BLACK TEA MAY HELP
Meanwhile, black tea may stimulate the body’s insulin response, reducing blood sugar levels, and reducing type 2 diabetes risk. The researchers attribute the response to the phenol compounds found in tea.
Bryans JA, Judd PA, Ellis PR. The Effect of Consuming Instant Black Tea on Postprandial Plasma Glucose and Insulin Concentrations in Healthy Humans. Journal of American College of Nutrition. October 2007. 26(5):471-77

[In his comments on the study, at mercola.com, Dr. Mercola notes that some conventional teas carry unsafe amounts of fluoride. Look for brands that tout low fluoride content. He also suggests avoiding added sugar and milk.]

ASPARTAME MAY STIMULATE APPETITE
While many people drink diet beverages to reduce calorie intake, aspartame, a sweetener found in many diet drinks, may stimulate appetite and bring on cravings for carbohydrates, according to several reports over the past 10 years. This is relevant for people who take steroids and are trying to reduce the chance of the weight gain that can occur during steroid therapy.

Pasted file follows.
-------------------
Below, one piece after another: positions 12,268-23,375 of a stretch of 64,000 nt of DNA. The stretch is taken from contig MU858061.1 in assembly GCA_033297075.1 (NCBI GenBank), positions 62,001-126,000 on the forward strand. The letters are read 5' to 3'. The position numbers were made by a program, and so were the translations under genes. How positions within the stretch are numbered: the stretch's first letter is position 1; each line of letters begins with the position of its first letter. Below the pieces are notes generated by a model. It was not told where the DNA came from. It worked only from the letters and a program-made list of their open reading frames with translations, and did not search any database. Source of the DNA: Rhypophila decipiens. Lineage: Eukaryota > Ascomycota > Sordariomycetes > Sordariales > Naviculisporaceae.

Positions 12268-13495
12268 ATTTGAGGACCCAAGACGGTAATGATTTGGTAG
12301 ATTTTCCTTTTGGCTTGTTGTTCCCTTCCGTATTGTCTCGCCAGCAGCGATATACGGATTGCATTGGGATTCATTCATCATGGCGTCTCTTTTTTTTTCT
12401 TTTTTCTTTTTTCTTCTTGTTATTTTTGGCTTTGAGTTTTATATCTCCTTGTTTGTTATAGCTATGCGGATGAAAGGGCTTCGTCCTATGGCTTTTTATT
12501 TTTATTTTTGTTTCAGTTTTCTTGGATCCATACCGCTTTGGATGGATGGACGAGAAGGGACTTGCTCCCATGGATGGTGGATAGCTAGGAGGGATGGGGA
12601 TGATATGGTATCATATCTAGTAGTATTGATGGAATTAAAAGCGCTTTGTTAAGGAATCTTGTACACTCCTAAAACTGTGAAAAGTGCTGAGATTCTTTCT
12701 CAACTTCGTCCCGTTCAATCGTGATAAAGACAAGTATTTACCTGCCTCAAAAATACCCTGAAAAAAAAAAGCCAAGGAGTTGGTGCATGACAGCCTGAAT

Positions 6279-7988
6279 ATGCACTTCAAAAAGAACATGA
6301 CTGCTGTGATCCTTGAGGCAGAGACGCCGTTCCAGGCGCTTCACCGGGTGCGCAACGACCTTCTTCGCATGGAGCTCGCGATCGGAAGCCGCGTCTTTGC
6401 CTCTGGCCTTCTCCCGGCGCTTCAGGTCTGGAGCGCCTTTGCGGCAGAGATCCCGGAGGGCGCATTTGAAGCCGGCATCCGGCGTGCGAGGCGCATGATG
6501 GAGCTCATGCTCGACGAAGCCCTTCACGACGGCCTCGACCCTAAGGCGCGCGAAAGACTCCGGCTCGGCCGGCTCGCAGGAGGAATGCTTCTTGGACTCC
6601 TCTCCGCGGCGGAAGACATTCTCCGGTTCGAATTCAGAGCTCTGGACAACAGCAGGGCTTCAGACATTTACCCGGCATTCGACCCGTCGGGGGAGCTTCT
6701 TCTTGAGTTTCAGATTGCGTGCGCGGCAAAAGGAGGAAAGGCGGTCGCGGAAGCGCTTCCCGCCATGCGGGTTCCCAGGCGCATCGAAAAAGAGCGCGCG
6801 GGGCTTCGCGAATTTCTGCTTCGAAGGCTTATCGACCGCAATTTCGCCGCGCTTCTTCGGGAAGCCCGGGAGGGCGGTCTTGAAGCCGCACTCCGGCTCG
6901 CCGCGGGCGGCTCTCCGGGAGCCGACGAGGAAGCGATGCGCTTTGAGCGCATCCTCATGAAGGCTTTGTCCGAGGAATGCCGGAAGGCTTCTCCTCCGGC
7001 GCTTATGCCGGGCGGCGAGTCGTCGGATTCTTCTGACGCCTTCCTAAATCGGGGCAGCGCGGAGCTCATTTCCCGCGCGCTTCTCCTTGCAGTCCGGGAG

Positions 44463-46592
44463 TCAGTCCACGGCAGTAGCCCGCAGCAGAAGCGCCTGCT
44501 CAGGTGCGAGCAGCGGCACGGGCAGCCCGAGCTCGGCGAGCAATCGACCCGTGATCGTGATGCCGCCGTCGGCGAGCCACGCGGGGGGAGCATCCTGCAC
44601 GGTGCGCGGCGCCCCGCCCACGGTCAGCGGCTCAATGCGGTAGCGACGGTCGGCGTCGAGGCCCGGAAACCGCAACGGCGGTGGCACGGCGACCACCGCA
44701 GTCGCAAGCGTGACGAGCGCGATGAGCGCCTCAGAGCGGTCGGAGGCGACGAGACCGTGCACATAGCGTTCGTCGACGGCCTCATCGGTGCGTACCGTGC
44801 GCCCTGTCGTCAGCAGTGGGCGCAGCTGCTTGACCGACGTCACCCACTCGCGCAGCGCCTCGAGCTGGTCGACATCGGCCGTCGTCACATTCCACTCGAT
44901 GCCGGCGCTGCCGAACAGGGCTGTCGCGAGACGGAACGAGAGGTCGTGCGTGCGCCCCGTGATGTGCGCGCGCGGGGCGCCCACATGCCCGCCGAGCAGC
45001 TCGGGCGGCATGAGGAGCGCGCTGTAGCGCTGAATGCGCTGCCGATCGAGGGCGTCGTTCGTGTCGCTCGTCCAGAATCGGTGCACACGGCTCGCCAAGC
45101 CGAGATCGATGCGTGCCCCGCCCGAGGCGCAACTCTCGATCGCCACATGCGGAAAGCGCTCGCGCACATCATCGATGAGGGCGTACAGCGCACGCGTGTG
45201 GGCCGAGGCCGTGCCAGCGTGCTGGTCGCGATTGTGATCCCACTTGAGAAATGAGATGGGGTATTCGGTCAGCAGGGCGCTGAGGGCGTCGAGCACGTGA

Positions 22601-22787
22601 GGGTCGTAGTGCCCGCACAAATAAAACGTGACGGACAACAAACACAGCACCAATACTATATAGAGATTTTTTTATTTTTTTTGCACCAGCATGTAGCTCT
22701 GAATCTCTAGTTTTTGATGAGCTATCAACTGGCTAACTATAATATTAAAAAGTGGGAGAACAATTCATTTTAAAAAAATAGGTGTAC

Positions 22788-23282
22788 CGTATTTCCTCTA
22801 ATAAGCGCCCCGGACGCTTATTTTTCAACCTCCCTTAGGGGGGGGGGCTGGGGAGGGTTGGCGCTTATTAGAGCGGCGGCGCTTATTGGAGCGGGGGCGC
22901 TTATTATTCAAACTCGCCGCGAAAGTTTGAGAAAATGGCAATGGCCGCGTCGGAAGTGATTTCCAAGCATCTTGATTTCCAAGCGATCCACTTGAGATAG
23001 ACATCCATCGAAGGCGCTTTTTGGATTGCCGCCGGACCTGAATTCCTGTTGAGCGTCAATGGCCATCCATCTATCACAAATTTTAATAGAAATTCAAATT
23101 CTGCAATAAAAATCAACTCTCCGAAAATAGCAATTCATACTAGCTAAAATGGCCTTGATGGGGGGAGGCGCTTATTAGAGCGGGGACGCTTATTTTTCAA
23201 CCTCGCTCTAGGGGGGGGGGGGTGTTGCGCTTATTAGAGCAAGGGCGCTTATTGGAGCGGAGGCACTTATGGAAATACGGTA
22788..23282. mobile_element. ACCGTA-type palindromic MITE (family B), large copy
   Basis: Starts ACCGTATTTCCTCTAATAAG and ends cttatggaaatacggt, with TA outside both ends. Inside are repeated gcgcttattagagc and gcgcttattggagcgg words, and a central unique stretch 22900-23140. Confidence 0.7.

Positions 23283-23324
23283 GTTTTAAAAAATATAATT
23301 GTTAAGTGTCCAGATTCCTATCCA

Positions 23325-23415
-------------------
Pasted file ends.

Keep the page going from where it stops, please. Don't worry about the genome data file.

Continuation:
http://www.runwashington.com/features/aspartame.html

MEDITERRANEAN DIET AND PHYSICAL ACTIVITY EACH ASSOCIATED WITH LONGEVITY

Exercise and a diet high in fruit, vegetables, nuts, whole grains, fish, and little meat and dairy, may help people live longer, according to two large studies that followed people of average age 62 over a 5-year period. The studies relied on data from the National Institutes of Health-AARP Diet and Health Study, For the diet study, more than 380,000 people average age 62 and free of chronic illness were followed. The closer people conformed to a Mediterranean diet, the less likely they were to have died during that period—about 20% less likely. For exercise, researchers followed more than 250,000 people with no chronic diseases. Those who exercised vigorously for 20 minutes, 3 times a week were 32% less likely to die than sedentary people. Vigorous exercise was defined as any exercise that increased breathing or heart rate or caused a sweat. Even people who exercised only a little showed modest reductions in risk of death.